Animal, plant and synthetic fibers are all used to make yarn....wonderful yarn!
a) Types and Characteristics of Yarn
Wool: (A Natural Yarn) comes from sheep, great for felting.
Some different types of wool include
Lamb's wool: comes from a lamb's first shearing
Merino Wool: Comes from the finest of the fine breeds
Pure New Wool or Virgin Wool: Comes directly from the sheep and not recycled from wool garments.
Washable Wool: a treated wool that will not felt
I believe a wool yarn or garment needs to have a content of more than 50% wool to be considered feltable.
Mohair: Comes from the Angora goats
Cashmere: Comes from the kashmir goats
Angora: Comes from Angora rabbits
Silk: Soft, shiny fibers the come from the Silkworms cocoon
Cotton: A soft white, natural fiber from the cotton plant
Bamboo: A very soft, slippery and shiny plant based yarn.
Corn: Plant based yarn, similar to cotton.
Soy: Plant based yarn, lustrous like silk.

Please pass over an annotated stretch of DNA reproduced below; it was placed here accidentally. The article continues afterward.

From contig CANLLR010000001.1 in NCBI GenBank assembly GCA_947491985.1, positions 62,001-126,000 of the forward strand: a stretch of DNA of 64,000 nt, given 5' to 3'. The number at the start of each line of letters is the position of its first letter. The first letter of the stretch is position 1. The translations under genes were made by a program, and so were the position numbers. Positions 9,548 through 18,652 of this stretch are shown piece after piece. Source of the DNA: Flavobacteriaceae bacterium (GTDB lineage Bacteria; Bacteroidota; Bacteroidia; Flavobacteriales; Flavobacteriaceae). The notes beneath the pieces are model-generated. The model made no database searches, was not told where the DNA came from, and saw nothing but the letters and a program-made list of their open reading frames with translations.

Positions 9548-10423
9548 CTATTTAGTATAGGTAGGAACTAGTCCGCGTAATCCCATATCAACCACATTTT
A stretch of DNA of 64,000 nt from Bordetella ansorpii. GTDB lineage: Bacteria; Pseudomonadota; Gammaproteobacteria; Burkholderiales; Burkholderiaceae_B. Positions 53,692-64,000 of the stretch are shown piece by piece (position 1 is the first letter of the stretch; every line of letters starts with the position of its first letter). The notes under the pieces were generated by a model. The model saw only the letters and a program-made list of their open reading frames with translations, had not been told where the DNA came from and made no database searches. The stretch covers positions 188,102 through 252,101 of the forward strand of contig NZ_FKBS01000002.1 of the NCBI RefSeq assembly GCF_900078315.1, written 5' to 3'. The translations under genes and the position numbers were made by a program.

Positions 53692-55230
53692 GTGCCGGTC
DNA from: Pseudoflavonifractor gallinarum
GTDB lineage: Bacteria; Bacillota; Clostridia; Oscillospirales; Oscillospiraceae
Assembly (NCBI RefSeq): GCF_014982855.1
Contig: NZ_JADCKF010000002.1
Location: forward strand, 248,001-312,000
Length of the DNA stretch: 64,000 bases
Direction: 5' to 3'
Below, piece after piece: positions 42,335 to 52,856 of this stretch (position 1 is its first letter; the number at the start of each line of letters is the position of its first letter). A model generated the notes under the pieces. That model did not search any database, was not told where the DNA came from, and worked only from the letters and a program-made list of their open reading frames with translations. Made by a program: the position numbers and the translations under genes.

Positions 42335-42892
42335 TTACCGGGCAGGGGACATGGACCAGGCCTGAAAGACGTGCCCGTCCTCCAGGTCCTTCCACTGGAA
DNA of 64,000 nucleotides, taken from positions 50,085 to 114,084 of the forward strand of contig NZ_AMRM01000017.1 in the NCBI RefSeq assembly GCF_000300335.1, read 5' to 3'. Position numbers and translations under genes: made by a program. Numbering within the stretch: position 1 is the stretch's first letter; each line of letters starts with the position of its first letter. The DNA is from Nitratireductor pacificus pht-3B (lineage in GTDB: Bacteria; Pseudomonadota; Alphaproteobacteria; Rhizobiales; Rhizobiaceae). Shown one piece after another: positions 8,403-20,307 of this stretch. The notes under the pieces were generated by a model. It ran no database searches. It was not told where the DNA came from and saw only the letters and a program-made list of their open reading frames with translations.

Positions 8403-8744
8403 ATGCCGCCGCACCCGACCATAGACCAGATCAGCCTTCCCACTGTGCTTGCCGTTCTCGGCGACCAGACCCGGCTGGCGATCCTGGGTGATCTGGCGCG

Linen: Made from flax, a natural plant fiber
Lyocell (Tencel) and Rayon: A man-made yarn that is produced from cellulose, a natural material.
Nylon: A synthetic yarn known for great strength and elasticity
Acrylic: A synthetic yarn that is made to look like and mimic natural yarns.
Novelty yarns: Novelty yarns can be made from any fiber but are easily recognizable because there are so different from normal yarns. Some examples include Ribbon, Boucle (a very bumpy yarn composed of loops), Chenille, thick and thin(slub), railroad ribbon and eyelash.
Tweed: Has a main color flecked with different colors
Heathers: Blended yarn
Marled (ragg): a plied yarn, where plies of different colors are spun together.
Variegated: A yarn dyed in several different colors
Characteristics of yarn
Absorbency: The ability of a fiber to absorb and hold in water.
Breathability: The ability of a fiber to allow air flow between it.
Dyeablility: The ability of a yarn to take and hold dye.
Loft: The amount of air between fibers.
Resiliency (elasticity): The ability of a yarn to return to it's state after behind stretched and pulled.
Drape: how the yarn hangs, how stiff or supple is it?
If you are just learning to crochet, choose a non-fuzzy, light colored, that doesn't unravel easily. This will make learning much easier and remove some possible frustration.
b) Yarn Weight with recommended hook sizes